Now that the myth that there is any ROI in wellness is thoroughly both debunked and also even acknowledged by the wellness industry, vendors often fall back on the “argument” that nothing else in healthcare needs an ROI. Why should workplace wellness be singled out? The editor of the American Journal of Health Promotion, Michael O’Donnell, even asked: “Who cares about an ROI anyway?”
The answer to Michael’s question? Everyone should care. And everyone should insist on an ROI from wellness, for three distinct reasons. Each reason is sufficient on its own. So even if there were a fallacy in two of the reasons (and there isn’t), the remaining reason would still be definitive.
First, consider an employee with appendicitis. You don’t calculate an ROI. You call an ambulance. But suppose a vendor says to you: “If an employee’s appendix bursts, the cost could be $100,000. So we propose taking out everyone’s appendix preventively.”
You’d ask: “What’s the rate of burst appendixes and how much do appendectomies cost?” While that’s an extreme example (and we didn’t mean to give these people any ideas), this is basically the calculation you should make when vendors propose screens. Here’s how to do the calculation. You’ll be shocked at how much it costs to avoid even one event by screening everyone.
Second, wellness is the only thing in healthcare that employees are forced to do, subject to a financial forfeiture of penalties or lost incentives. Other activities which people are penalized for not doing include: wearing helmets/life jackets/seat belts and getting kids vaccinated. In each case, the clinical evidence/science overwhelms considerations of personal choice. (Even then, in some states personal choice still rules.)
By contrast, the only thing that’s overwhelming about wellness evidence/science is how overwhelmingly the evidence eviscerates wellness, which of course is what this site is all about. Unfortunately, wellness vendors don’t understand evidence — or for that matter healthcare itself. Many vendors have no knowledge of basics like clinical guidelines, or even arithmetic. One wonders how they can do their jobs as wellness vendors without understanding healthcare. And that brings us to the third reason that wellness (unlike healthcare) needs an ROI, which is…
…Wellness isn’t healthcare. Quite literally every other provider of physical healthcare–from heart surgeons to acupuncturists–needs to train, pass a test, get a license, take continuing education, and be subject to review by an oversight board. Not wellness vendors. You can become a wellness vendor for $67,000. “Up to” eight days of classroom and on-the-job-training are also included in that $67,000. (To put that in perspective, Four Seasons housekeepers get ten days of training.) The vendor that offers these franchises, Star Wellness, brags about how no healthcare background is needed to be a wellness vendor. A background in “sales or municipal administration” is perfectly sufficient.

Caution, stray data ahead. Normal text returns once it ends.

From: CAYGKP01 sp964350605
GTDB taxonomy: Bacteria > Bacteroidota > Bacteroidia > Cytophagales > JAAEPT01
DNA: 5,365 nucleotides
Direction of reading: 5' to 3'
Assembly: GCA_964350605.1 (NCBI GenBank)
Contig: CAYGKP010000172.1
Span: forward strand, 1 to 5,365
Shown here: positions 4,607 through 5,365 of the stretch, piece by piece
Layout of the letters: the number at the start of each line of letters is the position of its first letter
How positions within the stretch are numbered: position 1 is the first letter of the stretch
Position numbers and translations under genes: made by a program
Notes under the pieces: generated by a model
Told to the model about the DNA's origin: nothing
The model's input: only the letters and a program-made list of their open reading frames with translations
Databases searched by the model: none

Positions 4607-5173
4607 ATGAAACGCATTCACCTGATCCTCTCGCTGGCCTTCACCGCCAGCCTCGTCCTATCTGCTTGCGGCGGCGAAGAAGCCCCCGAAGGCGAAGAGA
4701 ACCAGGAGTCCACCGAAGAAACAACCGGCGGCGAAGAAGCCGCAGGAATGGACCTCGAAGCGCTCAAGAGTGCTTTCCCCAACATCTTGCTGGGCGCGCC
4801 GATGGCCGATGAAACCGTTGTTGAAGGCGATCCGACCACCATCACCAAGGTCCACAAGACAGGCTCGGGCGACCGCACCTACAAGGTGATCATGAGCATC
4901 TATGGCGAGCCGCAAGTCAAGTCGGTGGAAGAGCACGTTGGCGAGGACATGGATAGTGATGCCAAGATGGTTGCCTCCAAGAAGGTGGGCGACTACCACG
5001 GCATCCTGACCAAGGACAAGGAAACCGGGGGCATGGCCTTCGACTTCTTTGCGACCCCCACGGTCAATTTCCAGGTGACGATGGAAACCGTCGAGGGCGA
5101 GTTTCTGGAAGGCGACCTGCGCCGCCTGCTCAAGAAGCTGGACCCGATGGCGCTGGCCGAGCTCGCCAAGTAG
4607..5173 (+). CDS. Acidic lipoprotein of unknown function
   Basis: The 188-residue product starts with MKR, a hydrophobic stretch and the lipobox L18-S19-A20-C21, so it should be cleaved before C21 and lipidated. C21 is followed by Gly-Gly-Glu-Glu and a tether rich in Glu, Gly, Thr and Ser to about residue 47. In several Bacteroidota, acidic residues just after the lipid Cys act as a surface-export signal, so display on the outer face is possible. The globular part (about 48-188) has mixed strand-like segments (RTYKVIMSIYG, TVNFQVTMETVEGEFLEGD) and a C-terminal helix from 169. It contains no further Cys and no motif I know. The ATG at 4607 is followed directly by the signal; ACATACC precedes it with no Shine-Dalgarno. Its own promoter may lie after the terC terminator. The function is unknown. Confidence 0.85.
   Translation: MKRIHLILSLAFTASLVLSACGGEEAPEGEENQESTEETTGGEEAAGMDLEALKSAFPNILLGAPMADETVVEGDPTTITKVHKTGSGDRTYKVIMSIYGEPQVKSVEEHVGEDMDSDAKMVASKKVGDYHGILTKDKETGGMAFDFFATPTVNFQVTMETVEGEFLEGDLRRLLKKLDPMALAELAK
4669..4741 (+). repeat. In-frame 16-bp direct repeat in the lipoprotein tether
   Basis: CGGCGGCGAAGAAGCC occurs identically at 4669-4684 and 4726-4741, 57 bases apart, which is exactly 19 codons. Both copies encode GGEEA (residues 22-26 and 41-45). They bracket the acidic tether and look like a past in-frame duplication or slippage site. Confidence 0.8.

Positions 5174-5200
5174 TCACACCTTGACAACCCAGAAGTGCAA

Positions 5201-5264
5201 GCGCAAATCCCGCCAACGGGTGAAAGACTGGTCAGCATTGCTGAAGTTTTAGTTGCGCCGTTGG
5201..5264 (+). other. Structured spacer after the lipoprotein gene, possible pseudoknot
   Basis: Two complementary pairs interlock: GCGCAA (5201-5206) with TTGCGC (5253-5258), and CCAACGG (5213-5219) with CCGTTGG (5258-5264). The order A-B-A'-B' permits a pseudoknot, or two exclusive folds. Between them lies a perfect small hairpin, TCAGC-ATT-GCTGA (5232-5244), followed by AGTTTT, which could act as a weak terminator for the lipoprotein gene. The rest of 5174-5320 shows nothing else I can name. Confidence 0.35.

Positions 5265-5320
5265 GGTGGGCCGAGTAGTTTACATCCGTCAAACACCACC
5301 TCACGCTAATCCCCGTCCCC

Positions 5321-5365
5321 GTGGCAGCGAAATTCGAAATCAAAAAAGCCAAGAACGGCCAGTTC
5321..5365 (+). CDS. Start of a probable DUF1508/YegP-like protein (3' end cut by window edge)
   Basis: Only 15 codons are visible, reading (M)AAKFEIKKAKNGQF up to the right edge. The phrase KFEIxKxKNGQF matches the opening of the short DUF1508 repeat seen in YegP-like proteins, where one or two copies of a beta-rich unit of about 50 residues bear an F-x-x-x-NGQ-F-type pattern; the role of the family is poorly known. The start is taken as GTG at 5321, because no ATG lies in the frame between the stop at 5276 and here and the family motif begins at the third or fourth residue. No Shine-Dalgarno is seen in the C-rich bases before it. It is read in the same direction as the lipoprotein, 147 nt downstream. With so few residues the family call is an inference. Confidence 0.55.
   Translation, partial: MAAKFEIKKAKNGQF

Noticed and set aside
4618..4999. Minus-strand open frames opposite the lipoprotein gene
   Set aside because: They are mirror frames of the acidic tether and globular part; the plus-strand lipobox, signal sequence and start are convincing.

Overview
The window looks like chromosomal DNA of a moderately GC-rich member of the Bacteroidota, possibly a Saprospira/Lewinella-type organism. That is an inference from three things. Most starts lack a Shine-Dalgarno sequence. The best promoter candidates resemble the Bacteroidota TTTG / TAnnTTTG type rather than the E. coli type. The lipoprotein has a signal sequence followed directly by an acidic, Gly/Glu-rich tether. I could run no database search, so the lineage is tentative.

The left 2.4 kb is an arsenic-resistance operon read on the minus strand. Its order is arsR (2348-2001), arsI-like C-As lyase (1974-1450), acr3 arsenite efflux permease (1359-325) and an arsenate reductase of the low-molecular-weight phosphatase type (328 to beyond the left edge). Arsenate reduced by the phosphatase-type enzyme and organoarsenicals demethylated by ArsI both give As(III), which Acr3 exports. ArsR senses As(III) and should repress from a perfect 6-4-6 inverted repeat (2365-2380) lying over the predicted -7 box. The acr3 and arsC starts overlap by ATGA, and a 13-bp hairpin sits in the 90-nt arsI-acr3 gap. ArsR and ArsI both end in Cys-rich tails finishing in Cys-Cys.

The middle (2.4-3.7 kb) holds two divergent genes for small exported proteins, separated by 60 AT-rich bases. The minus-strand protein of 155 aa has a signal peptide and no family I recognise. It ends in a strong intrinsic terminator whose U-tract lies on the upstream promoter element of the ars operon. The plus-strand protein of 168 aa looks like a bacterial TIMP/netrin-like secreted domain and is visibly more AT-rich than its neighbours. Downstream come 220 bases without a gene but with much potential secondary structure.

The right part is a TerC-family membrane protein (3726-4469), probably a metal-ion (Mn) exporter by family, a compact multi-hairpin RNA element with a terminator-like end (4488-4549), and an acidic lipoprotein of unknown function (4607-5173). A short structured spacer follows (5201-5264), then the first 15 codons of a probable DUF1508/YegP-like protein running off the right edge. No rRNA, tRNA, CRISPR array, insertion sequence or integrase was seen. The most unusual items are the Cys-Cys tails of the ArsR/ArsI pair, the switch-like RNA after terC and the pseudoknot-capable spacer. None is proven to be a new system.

So if you’re wondering why wellness vendors know so little about wellness, there’s your answer: they aren’t required to know anything about wellness. Knowing just a little exceeds the minimum requirement.
To conclude, here is our advice to workplace wellness vendors trying to justify what popular healthcare blogger Paul Levy calls the “wellness tax“: shut up and just be happy you still get to collect it, and that the authorities haven’t shut you down. (A doctor doing all this overscreening and billing for it would have been shut down.)
Don’t try to justify your hyperdiagnostic jihad on the basis of ROI or any other purpose other than enriching your bank accounts. Every time you try, you provide yet another reason why whatever college gave you a degree in anything other than advanced idiocy should lose its accreditation.
Anyone care to become a wellness vendor? Good news: you can buy a wellness franchise from Star Wellness without knowing a single thing about healthcare…
…as long as you have your checkbook handy.
They do, however, recommend a background in sales, finance, or municipal administration.
The other good news — for you salespeople, financiers, or city managers — is that Star Wellness will teach you everything you need to know about wellness:
Yes, in five days you too can learn everything that Star Wellness knows, like how to ignore USPSTF guidelines, which is one category in which Star leads the industry. (One place they lag is reading comprehension, since we have already pointed out that most of what they propose is more likely to harm employees than benefit them…and yet they continue to advertise these hazardous screens.)
In addition to “up to” 5 days in the classroom, franchisees also get 3 days of on-the job training. So in case anyone is keeping score at home:
- Training required to get a job as a wellness vendor: 8 days
- Training required to get a job as a housekeeper at the Four Seasons: 10 days
This intensive training has captured the attention of WELCOA, which has named Star a Premier Provider:
WELCOA has very high standards, as we have noted on They Said What. One thing they excel at is spelling the name of their founder, assuming their founder invented the all-you-can-eat self-service restaurant.
A commitment to excellence, like that displayed by Star Wellness and WELCOA, might explain why employers have gone all-in on the notion that teaching employees, for example, to drink eight glasses of water a day will reduce healthcare costs, and also increase productivity, at least between trips to the water coolers and the rest rooms.
You’d learn far more than the typical wellness vendor knows about wellness simply by taking the Quizzify quiz. You’d learn more just by taking the demo quiz on the landing page.
Heck, you’d learn more just by reading the Quizzify landing page itself.